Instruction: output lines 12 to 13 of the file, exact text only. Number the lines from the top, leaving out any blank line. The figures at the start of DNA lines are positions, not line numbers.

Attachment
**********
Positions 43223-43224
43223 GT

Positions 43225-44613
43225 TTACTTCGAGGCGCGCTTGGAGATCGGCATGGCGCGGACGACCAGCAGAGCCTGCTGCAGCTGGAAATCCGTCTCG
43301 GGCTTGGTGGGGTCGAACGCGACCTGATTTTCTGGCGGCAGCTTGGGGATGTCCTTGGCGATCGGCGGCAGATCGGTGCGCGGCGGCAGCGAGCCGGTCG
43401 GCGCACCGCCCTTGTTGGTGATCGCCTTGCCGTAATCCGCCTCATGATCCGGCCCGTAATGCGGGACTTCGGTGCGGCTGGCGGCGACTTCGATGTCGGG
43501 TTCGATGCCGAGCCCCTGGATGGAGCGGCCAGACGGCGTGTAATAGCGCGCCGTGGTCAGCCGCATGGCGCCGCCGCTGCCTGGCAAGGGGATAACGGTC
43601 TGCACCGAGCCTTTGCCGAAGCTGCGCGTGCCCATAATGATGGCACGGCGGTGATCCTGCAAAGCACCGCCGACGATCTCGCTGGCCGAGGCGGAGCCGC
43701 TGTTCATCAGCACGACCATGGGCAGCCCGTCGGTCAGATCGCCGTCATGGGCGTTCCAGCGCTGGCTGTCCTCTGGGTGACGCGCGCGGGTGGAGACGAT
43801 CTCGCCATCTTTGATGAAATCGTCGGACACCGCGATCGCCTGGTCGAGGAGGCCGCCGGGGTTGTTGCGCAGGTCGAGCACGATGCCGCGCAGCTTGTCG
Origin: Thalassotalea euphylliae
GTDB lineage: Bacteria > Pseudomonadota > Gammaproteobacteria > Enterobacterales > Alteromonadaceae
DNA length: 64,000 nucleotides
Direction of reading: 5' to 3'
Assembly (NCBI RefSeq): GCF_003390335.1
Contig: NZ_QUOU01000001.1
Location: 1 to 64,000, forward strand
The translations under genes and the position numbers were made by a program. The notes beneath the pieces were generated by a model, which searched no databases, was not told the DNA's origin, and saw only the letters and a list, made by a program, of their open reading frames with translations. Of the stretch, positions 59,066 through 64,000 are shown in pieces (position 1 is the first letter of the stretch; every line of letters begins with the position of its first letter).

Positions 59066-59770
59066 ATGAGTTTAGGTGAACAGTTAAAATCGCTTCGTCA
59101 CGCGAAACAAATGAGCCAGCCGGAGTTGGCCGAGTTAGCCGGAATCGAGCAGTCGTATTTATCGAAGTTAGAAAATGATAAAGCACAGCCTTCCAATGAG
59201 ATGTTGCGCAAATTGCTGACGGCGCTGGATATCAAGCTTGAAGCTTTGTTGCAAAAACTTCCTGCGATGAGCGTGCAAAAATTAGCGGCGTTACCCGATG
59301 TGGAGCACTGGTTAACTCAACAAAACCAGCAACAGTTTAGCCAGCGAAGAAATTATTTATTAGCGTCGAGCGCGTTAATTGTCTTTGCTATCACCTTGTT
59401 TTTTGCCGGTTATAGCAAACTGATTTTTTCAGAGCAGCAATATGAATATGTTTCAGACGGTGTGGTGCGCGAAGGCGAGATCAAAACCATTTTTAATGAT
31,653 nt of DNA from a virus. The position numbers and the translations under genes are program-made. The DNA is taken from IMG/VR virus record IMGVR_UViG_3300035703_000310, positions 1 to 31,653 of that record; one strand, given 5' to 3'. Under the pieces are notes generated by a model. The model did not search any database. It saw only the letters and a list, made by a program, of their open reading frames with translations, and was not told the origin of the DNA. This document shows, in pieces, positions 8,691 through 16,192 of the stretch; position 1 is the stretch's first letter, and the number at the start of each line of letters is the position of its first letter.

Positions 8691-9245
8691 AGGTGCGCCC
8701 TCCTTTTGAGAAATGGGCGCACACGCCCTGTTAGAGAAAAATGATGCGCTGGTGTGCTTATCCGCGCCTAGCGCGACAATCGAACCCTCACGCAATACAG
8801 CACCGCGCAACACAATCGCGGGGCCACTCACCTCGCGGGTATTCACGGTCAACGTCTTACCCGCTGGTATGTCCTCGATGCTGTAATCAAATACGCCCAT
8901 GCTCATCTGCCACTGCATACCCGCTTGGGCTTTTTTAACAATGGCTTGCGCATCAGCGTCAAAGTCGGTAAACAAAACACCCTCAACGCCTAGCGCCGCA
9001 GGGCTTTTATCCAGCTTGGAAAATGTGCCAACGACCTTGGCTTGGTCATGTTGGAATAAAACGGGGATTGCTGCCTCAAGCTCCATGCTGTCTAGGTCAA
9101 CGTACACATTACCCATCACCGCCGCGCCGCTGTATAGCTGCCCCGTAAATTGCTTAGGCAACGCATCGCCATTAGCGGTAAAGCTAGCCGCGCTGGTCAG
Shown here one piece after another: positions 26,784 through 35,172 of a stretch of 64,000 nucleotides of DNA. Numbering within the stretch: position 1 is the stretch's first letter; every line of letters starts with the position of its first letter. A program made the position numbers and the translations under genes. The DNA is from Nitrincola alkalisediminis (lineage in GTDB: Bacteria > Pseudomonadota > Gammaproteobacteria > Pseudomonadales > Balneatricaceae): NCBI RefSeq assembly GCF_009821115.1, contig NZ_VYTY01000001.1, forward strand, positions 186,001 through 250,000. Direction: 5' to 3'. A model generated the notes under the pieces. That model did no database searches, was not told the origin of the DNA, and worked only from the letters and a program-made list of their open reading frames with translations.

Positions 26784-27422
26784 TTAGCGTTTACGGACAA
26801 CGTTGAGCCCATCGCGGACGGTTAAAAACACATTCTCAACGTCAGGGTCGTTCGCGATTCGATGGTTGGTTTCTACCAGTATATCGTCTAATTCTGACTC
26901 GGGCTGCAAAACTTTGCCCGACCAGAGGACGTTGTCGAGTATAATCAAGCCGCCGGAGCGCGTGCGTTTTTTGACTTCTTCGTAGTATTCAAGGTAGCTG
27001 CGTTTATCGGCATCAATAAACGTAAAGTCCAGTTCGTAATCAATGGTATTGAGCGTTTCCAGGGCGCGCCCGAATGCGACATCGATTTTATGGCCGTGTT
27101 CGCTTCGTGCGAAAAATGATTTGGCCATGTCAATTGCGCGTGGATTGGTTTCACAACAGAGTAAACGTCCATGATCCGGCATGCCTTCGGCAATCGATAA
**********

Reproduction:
GTDB lineage: Bacteria > Pseudomonadota > Gammaproteobacteria > Enterobacterales > Alteromonadaceae
DNA length: 64,000 nucleotides